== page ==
Macedonia: Agenda 2006 Cover Image

Macedonia: Agenda 2006
Macedonia: Agenda 2006

Author(s): Livia Plaks
Subject(s): Governance, International relations/trade, Inter-Ethnic Relations, EU-Legislation
Published by: PER Project on Ethnic Relations
Keywords: Mavrovo process; Ohrid agreement; Macedonia EU candidacy;
Summary/Abstract: The December 2005 Mavrovo roundtable came at a historic moment for Macedonia. Having received a positive evaluation on Macedonia from the European Commission in November, the EU’s Council of Ministers was set to grant the country EU candidate status—a major milestone for a state still dealing with the consequences of a violent ethnic conflict in 2001. However, on December 12, the day before the beginning of the Mavrovo talks, the news from Brussels was that the Council, troubled by such setbacks as the recent French and Dutch popular rejection of a new European constitution and the continuing stalemate in budget negotiations, might vote to delay a decision on Macedonia’s candidacy until the next EU Presidency. This potential uncertainty over the country’s EU prospects sent shockwaves through Macedonia’s political scene. While the potential for a delay in Macedonia’s EU candidacy dominated much of the discussion at Mavrovo, other questions, such as the upcoming 2006 parliamentary elections and the implementation of certain reforms related to the Ohrid Framework Agreement, were also significant topics of discussion. Even these issues were seen by many participants as highly connected to the developments in Brussels, however, and Macedonia’s EU candidacy returned time and again in the discussions as the dominant outside factor shaping the country’s immediate future. This Mavrovo roundtable, the sixth since the series began in 2003, was characterized by a high degree of consensus. No participant disputed that European integration should be one of the state’s top priorities; to the contrary, some opposition leaders claimed that their parties, rather than the current government, should in fact be credited with paving the way to the country’s expected EU candidacy. The question of election irregularities was also an important agenda item on which there was broad agreement, with many participants supporting tougher penalties for violators, as well as reforms to the election law and the makeup of the election commission to improve the quality of the campaigns and the voting process itself.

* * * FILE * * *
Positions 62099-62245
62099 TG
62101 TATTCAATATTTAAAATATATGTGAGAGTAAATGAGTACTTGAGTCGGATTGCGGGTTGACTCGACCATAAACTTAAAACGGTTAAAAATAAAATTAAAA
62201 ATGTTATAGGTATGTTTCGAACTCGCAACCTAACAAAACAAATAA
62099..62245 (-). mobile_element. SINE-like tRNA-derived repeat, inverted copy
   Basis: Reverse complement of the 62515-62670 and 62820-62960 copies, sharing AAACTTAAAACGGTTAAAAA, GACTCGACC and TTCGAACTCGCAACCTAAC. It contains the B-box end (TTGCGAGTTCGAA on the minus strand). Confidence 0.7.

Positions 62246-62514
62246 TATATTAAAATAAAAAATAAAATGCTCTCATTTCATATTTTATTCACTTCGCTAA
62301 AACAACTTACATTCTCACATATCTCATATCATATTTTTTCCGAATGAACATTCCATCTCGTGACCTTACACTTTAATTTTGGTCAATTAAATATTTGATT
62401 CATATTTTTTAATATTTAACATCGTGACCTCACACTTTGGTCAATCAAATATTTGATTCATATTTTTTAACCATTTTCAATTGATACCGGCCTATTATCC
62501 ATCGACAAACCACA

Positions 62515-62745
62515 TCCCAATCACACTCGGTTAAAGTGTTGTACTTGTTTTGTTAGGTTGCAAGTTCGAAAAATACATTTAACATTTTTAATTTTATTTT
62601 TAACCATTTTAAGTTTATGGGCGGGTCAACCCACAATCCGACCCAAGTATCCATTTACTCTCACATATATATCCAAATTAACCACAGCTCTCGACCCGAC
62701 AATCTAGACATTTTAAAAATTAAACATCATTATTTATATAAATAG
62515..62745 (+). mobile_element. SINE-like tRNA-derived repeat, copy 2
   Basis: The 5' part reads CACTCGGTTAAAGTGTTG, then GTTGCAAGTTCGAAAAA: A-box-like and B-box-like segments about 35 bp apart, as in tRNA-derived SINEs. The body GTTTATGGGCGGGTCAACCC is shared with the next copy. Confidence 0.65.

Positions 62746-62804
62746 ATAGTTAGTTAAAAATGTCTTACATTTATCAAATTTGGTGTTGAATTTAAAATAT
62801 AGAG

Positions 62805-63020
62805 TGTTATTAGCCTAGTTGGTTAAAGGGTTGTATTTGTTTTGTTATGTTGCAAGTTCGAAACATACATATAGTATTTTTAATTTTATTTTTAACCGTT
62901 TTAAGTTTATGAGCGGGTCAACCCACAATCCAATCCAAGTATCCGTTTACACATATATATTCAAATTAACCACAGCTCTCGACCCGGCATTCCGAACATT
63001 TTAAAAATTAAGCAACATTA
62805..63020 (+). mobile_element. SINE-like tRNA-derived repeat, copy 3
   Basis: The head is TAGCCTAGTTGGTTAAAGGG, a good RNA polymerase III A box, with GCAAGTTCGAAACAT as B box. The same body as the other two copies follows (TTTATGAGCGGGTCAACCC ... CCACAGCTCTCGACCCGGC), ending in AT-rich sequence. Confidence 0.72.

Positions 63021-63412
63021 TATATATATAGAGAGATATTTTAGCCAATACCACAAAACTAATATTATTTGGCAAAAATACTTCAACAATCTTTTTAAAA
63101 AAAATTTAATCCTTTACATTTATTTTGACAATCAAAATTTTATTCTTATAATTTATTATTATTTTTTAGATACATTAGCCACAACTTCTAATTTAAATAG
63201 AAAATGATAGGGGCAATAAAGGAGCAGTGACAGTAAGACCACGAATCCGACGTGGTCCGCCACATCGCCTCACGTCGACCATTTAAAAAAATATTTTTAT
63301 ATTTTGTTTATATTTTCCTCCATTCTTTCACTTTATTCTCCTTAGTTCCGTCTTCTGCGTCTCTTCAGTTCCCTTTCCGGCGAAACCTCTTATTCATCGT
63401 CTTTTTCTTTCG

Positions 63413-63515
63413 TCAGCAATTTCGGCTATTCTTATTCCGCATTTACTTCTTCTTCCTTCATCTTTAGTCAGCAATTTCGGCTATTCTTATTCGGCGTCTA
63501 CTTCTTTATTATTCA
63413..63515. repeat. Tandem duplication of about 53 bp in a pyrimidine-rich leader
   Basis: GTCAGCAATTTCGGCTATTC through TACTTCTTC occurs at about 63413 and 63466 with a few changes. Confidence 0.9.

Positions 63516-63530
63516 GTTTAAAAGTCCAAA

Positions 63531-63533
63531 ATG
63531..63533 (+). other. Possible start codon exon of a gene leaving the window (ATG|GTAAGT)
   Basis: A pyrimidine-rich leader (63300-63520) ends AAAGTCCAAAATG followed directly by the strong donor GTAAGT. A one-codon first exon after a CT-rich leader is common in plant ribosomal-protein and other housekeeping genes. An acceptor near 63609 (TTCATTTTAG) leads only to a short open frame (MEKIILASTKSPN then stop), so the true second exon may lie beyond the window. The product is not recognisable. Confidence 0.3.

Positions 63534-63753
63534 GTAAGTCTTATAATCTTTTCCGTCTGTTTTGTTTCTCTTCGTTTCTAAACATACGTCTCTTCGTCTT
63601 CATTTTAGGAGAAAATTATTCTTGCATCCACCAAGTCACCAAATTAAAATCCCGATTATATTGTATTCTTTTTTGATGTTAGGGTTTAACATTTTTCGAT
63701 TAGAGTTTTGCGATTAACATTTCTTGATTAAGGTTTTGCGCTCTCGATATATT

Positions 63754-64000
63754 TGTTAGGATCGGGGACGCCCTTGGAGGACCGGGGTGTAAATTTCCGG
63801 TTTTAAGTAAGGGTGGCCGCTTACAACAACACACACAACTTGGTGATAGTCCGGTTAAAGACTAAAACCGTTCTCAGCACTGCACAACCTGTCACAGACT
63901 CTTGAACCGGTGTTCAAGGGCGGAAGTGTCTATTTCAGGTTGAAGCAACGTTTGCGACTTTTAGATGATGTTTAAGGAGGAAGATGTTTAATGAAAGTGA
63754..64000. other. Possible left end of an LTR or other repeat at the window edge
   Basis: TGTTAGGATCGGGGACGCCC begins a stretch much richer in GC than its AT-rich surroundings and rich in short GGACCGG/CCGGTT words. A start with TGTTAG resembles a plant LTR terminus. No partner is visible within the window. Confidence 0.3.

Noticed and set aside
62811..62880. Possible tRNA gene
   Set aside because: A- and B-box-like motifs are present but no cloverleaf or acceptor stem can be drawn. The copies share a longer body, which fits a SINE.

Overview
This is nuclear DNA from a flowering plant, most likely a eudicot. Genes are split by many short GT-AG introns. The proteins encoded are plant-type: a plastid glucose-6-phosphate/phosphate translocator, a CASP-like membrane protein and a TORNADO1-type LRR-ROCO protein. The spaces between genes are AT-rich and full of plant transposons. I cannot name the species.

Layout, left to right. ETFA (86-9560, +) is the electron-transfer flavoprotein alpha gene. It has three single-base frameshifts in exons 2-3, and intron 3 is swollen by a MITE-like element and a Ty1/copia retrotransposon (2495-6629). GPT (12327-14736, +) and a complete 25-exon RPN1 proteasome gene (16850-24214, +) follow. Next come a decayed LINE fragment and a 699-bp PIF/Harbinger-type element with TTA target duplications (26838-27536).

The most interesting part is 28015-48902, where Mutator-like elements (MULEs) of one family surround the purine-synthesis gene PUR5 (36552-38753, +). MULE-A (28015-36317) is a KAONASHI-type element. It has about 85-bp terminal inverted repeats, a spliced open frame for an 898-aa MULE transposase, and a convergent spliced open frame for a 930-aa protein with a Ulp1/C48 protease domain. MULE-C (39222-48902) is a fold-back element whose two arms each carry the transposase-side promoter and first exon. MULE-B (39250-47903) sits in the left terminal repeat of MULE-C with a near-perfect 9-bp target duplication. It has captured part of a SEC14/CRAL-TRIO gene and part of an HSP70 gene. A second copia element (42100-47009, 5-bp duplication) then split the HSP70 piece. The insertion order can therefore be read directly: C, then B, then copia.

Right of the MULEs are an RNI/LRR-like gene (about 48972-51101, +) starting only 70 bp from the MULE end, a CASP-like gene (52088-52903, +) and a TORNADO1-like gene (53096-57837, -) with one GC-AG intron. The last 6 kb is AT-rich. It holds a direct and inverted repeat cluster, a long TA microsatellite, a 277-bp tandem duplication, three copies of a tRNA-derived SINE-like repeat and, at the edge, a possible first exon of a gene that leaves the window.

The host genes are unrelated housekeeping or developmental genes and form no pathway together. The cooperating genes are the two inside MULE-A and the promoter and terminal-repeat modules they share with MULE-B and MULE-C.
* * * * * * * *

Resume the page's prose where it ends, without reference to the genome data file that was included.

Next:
• Page Count: 18
  • Publication Year: 2005
  • Language: English